The outputs of the implementation of a project, a programme or an assistance strategy include direct results, the short-term outcomes which are linked to these results, and the longer term impacts (direct and indirect). Such outputs can be called 'effects' and are linked together in a range of causal relations or synergies at the basis of the effect system.
The objectives tree
The need for a logical classification of the range of objectives in objective-based planning is at the origin of the drafting process of programmes and projects. The objectives system is usually presented as a system of roots and a trunk, hence its common name, the objectives tree.
Such tree-like illustrations, however, are subject to some basic rules:
The level expresses the place of the objectives in the cause-and-effect system. In the diagram, the level is represented by the row.
When these rules are applied, objectives trees are a simplified illustration of the objectives system defined during the drafting of the strategy (or the programme).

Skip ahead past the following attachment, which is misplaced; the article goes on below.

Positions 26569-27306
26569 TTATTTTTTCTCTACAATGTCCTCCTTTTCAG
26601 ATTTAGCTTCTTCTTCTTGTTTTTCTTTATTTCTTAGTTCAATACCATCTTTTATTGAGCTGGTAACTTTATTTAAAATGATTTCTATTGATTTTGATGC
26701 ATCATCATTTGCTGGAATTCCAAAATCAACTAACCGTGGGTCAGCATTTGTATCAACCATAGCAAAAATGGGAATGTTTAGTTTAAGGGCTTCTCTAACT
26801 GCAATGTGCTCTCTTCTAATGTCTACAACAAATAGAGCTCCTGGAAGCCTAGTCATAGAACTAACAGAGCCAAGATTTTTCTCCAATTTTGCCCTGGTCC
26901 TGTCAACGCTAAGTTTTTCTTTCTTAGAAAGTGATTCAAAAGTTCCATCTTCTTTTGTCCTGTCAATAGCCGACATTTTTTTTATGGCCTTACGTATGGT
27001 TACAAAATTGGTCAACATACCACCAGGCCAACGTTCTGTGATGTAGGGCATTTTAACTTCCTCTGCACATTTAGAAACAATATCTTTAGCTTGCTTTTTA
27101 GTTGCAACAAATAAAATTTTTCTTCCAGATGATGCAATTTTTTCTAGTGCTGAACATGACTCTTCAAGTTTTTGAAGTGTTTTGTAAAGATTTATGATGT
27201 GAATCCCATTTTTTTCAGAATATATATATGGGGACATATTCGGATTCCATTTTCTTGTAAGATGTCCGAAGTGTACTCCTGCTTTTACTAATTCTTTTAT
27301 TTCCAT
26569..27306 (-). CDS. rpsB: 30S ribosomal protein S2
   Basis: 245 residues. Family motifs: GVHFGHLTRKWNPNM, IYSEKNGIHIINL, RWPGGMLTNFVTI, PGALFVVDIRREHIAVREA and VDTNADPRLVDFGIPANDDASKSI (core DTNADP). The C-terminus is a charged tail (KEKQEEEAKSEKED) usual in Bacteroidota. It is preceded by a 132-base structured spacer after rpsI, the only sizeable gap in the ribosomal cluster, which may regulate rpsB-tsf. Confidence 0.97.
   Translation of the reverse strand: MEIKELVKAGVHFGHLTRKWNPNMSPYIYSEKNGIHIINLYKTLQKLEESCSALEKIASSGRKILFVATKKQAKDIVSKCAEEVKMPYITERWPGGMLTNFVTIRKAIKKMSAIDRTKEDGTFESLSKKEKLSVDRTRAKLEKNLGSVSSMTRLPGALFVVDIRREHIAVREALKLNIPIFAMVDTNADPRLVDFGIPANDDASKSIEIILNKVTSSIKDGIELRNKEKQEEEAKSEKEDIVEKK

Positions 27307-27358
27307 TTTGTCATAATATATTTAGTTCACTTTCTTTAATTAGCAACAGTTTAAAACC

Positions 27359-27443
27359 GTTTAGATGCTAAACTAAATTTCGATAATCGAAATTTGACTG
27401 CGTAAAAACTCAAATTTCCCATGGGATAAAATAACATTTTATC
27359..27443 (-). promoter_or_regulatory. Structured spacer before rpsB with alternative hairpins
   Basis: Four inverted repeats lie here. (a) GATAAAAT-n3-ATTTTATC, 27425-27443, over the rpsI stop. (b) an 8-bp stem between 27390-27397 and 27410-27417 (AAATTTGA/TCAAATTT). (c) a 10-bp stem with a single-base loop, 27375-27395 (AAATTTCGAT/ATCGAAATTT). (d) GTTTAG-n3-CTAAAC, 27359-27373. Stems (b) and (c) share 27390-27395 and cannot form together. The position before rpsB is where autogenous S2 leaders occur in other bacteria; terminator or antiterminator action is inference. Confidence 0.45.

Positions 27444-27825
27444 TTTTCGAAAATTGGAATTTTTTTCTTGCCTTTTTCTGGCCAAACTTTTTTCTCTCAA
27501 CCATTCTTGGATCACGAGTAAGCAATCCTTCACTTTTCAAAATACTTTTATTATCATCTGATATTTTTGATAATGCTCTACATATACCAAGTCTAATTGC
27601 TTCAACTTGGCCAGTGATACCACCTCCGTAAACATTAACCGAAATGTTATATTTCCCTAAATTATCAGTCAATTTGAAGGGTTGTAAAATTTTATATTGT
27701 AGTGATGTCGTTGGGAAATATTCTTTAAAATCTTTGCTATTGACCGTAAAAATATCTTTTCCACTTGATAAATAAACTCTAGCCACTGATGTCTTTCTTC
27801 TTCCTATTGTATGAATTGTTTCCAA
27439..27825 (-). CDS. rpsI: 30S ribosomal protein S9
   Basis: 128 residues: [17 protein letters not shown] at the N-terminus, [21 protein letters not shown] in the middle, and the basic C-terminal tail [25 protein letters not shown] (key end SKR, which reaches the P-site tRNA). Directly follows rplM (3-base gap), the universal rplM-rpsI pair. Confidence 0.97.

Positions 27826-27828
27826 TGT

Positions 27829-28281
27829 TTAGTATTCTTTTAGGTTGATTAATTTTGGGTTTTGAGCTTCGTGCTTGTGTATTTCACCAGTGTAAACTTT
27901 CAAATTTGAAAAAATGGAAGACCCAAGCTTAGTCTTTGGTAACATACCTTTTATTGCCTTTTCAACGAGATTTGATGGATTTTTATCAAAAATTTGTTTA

In the context of the European Commission development assistance, objectives trees show the classification of objectives to be achieved in a geographical (region or country), sector-based or thematic strategy. They range from the European Union's long-term global objective, down to the activities carried out in operational programmes.
The role of the objectives diagram and effect diagram in an evaluation
What actually happens in thematic, sector-based or geographical evaluations is more complex than that illustrated in objectives and effect systems. Indeed, strategies and programmes under evaluation do not systematically result from objective-based planning. Even if they do, the logical classification of objectives may result from decisions based on circumstances rather than from a rational selection derived from the fundamental issues.
This situation may result in:
The use of standard objectives trees in evaluations assumes that the definition of the objectives is rational and the strategic scope can be reduced to a simplified illustration.
These limitations explain why the use of objectives diagrams, whose shape can fluctuate more, is favoured to strictly codified objectives trees.
The effect diagram
International development assistance has tended to evolve progressively in the fields of planning and management from an objective-based approach to a result-based approach. Thus, the evaluation must take into account the effect system linked to the programme or the strategy to be assessed, and organise it. The term effect diagram is used to describe the theoretical organisation of the effect system (outputs, short-term results and intermediate impacts) which leads to the overall intended impact.